Today’s Twilight Zone episode is brought to you by the Greater Jerry Goldsmith Appreciation Society.
Episode #13: The Four of Us Are Dying
Directed by John Brahm. Written by Rod Serling from a story by George Clayton Johnson. Starring Harry Townes, Phillip Pine, Don Gordon, Ross Martin, Beverly Garland.
“His name is Arch Hammer. He’s thirty-six years old. He’s been a salesman, a dispatcher, a truck driver, a con man, a bookie, and a part-time bartender. This is a cheap man, a nickle-and-dime man, with a cheapness that goes past the suit and the shirt; a cheapness of mind, a cheapness of taste, a tawdry little shine on the seat of his conscience, and a dark-room squint at a world whose sunlight has never gotten through to him. But Mr. Hammer has a talent, discovered at a very early age. This much he does have: he can make his face change; he can twitch a muscle, move a jaw, concentrate on the cast of his eyes, and he can change his face. He can change it into anything he wants. Mr. Archie Hammer, jack-of-all-trades, has checked in at $3.80 a night, with two bags, some newspaper clippinngs, a most odd talent, and a master plan to destroy some lives.”
Rod neatly sums up the basis for this episode, so I’ll get right to my point: Jerry Goldsmith.
If you’ve wandered around my blog for any length of time, you probably know that I love film music with a lethal passion, and that the late Jerry Goldsmith is my favorite film composer. During the 1950s, Goldsmith worked for CBS doing radio and television scores. He was a young emerging talent, and had only started to budge into films, doing his first movie score (the forgotten Western Black Patch) in 1957. By the time he did his first score for The Twilight Zone, he had completed two more movies, Face of a Fugitive and City of Fear.
Goldsmith would go on to do a number of classic Zone scores, and would eventually compose the fantastic music for Twilight Zone: The Movie. This episode is where it all starts. Goldsmith’s score is a striking jazz-based one, filled with tremendous energy and a swingin’ vibe. It’s a thrill for me to hear this very early music from him, since it’s clear he was already a major talent brimming with creative musical ideas and gifted with a spot-on sense of drama.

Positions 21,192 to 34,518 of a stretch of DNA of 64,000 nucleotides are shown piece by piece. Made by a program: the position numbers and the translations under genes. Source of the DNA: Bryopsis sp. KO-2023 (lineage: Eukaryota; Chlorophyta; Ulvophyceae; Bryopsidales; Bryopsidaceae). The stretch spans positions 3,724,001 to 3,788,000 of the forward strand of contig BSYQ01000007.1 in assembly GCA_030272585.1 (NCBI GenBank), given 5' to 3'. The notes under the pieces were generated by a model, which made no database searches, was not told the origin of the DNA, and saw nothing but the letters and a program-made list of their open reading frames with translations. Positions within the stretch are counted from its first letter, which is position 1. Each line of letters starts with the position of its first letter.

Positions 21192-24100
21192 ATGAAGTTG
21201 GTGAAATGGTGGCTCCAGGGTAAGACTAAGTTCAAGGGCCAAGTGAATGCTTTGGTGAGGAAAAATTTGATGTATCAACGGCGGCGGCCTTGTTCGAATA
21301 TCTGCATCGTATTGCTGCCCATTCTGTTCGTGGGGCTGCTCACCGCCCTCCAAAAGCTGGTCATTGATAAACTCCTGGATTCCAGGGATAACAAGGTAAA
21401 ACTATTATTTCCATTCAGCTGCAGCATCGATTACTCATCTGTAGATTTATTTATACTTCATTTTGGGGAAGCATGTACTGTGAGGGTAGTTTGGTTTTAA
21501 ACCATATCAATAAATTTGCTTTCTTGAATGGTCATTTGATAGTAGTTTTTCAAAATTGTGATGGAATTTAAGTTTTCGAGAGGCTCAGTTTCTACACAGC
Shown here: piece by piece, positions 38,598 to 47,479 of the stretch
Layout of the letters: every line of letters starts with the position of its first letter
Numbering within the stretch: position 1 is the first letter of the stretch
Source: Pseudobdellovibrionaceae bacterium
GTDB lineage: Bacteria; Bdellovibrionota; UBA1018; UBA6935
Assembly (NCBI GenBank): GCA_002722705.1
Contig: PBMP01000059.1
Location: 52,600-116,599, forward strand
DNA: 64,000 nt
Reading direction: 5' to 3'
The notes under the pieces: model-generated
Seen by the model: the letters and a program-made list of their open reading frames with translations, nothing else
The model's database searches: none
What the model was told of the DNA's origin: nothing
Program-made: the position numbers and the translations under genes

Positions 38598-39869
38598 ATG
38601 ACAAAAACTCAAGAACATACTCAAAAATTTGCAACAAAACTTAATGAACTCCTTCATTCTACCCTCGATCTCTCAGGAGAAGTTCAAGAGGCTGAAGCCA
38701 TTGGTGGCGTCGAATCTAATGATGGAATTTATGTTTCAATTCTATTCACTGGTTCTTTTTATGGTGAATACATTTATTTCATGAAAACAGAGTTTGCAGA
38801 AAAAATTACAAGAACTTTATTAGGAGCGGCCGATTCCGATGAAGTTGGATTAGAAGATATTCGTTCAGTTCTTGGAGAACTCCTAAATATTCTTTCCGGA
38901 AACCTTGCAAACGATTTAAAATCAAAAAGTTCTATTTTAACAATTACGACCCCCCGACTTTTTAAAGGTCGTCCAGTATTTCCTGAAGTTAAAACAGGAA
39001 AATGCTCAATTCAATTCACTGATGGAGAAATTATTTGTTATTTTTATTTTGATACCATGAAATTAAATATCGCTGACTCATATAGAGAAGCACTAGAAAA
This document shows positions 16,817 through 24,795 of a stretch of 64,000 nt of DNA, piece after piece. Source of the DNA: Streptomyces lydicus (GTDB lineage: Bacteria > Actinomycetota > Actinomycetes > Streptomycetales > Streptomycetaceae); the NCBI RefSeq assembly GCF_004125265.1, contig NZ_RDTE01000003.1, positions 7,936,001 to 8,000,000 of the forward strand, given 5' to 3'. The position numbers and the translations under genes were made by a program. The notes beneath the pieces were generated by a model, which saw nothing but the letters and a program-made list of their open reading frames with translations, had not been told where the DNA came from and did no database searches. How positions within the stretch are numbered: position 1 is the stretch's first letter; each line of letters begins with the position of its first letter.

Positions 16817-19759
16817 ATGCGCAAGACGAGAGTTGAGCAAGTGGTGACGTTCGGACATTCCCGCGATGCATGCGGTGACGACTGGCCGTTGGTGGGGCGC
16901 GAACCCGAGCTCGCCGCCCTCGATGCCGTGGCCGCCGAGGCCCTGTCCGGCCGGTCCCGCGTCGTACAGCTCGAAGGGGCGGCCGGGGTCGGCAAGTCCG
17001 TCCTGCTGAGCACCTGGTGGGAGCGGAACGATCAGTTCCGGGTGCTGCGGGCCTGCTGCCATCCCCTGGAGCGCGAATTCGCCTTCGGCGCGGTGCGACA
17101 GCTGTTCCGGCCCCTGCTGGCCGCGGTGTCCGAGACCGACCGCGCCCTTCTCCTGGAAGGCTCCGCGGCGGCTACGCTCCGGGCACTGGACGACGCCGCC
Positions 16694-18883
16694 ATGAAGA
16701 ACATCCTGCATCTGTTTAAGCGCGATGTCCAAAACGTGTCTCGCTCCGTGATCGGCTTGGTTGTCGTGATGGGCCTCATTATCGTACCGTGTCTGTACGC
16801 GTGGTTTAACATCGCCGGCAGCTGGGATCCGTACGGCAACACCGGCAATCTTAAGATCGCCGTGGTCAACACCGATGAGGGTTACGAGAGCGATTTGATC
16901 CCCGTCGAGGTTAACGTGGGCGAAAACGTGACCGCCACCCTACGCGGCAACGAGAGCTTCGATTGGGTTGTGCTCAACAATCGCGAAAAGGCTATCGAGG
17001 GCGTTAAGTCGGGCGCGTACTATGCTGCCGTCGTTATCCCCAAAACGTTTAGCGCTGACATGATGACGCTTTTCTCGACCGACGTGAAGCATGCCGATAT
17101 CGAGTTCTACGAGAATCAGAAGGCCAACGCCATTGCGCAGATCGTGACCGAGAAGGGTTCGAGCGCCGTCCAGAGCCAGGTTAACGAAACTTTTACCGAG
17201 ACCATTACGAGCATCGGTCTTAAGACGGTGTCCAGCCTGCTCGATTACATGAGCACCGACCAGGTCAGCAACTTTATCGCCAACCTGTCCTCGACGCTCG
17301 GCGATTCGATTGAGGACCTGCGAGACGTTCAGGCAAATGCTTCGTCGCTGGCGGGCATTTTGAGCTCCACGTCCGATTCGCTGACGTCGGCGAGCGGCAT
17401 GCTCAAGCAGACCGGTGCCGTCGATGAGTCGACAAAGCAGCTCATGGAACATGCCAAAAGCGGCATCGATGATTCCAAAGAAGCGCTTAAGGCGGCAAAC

Okay, the episode: it’s a good piece that thrives on style more than substance. In essence, this is Twilight Zone: Film Noir, and all the personalities that Mr. Hammer (Harry Townes) assumes come from archetypes of this genre: a jazz musician looking for his old flame (Ross Martin); a gangster getting back at the man who double-crossed him (Philip Pine); and a downtrodden prize-fighter with family issues (Don Gordon). The soundstage-based world of sleaze is a wonderful visual creation, and further evidence that Zone was leading the way in “cinematic” television. The jungle of flashing neon signs doesn’t look realistic for an instant, nor should it.
However, this is a rare case of a episode of the show that fits irregularly into the half-hour format. In the fourth season, The Twilight Zone expanded to an hour-long slot, and Serling and Co. had a tricky time adapting to that expanded length without losing focus. “The Four of Us Are Dying” might have worked better at an hour, since we hardly spend any time with the different personalities that Arch Hammer culls from the obituaries, and we only get slivers of information about this complex scheme he had planned. His plot to “destroy some lives” never gets anywhere. When the finale arrives, with Hammer trapped in the wrong face at the wrong time, the irony doesn’t have much strength, and it’s easy to see it coming from almost the start of the episode.
A bonus for this episode, especially for a geek like me, is the appearance of Beverly Garland, beloved Mystery Science Theater 3000 actress, as a torch-singer in a jazz bar. She performs a lonesome rendition of “One More for the Road.”
This was the first episode of The Twilight Zone broadcast in the 1960s. New Years’s day, actually. It’s also the first story from George Clayton Johnson, who would turn into one of the show’s resident scribes. Watching The Twilight Zone in chronological order gives me the thrill of seeing the show’s various talents emerge and come together: Goldsmith, Matheson, Meredith, Johnson, et. al. It’s appropriate I mentioned four, isn’t it?